The Higher Education Loans Board (HELB) has opposed proposed amendments to the Helb act seeking to shield jobless graduates from paying hefty fines for non-repayment.
The proposal by Igembe South MP Paul Mwirigi would see beneficiaries of the student loans protected from paying fines until they secure employment. At present, beneficiaries are required to start paying the loans one year after graduation.
Those who default face monthly penalties of up to Ksh5,000 – pushing many young Kenyans deeper into debt and leading to their blacklisting with Credit Reference Bureaus (CRBs).
Helb Chief Executive Charles Ringera rejected the proposal arguing that it would make it difficult for the body to go after those in self-employment.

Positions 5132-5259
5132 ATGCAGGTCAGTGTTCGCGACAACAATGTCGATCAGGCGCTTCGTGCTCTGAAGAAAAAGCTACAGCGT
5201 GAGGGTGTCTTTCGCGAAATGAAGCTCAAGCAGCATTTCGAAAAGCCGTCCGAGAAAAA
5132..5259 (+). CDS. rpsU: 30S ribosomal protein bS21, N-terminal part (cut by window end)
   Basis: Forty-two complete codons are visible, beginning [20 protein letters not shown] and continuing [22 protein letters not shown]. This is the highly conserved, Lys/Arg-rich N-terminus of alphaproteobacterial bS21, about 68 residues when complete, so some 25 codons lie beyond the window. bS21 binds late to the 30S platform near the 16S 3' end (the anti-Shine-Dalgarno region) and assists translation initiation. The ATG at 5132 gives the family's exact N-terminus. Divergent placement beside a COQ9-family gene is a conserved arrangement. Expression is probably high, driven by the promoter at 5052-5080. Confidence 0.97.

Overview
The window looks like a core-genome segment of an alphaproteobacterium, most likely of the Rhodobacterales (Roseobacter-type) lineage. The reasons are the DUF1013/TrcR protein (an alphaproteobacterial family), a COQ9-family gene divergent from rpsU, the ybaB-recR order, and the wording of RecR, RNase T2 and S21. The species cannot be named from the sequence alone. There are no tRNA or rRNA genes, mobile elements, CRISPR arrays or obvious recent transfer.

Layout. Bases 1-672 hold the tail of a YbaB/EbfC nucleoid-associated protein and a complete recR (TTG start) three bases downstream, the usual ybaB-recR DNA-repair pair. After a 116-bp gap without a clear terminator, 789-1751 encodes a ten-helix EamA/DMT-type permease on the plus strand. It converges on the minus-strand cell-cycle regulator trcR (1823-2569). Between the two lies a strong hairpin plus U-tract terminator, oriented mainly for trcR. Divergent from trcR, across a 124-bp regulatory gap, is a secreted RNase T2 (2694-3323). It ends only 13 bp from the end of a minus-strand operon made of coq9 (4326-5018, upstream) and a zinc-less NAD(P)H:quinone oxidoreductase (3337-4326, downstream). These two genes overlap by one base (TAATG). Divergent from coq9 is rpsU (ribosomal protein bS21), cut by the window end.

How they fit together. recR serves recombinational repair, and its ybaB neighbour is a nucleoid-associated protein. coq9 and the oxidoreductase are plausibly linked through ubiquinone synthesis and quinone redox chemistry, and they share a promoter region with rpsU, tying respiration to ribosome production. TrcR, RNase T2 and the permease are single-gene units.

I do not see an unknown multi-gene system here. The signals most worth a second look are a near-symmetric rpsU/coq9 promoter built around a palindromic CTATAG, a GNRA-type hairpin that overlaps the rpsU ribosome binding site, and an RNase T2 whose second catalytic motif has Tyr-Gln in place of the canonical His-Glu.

He told Parliament that Helb lacked a mechanism of determining the employment status of its beneficiaries.
“The proposed amendment is objectionable as it will no doubt weaken Helb’s loan recovery mechanisms,” he stated.
Helb further claimed that, if the changes were adopted, beneficiaries would no longer feel pressured to complete their studies and enter employment to begin servicing their loans.
Mwirigi has highlighted the high youth unemployment rate in Kenya in pushing for the changes, noting that only a small percentage of beneficiaries secure jobs within a year of graduation.
Being blacklisted on CRBs denies them access to further credit – limiting opportunities for entrepreneurship and investment among many young graduates.
The MP insists that the rule making it necessary to start paying within a year of graduation causes more harm than good.
Helb has long faced criticism over its attempts to ramp up repayments including from unemployed graduates – including a plan to list defaulters publicly in a bid to shame them.
A section of experts have previously argued that Helb should prioritize the creation of a system to track its beneficiaries employment status and allow for flexible repayment.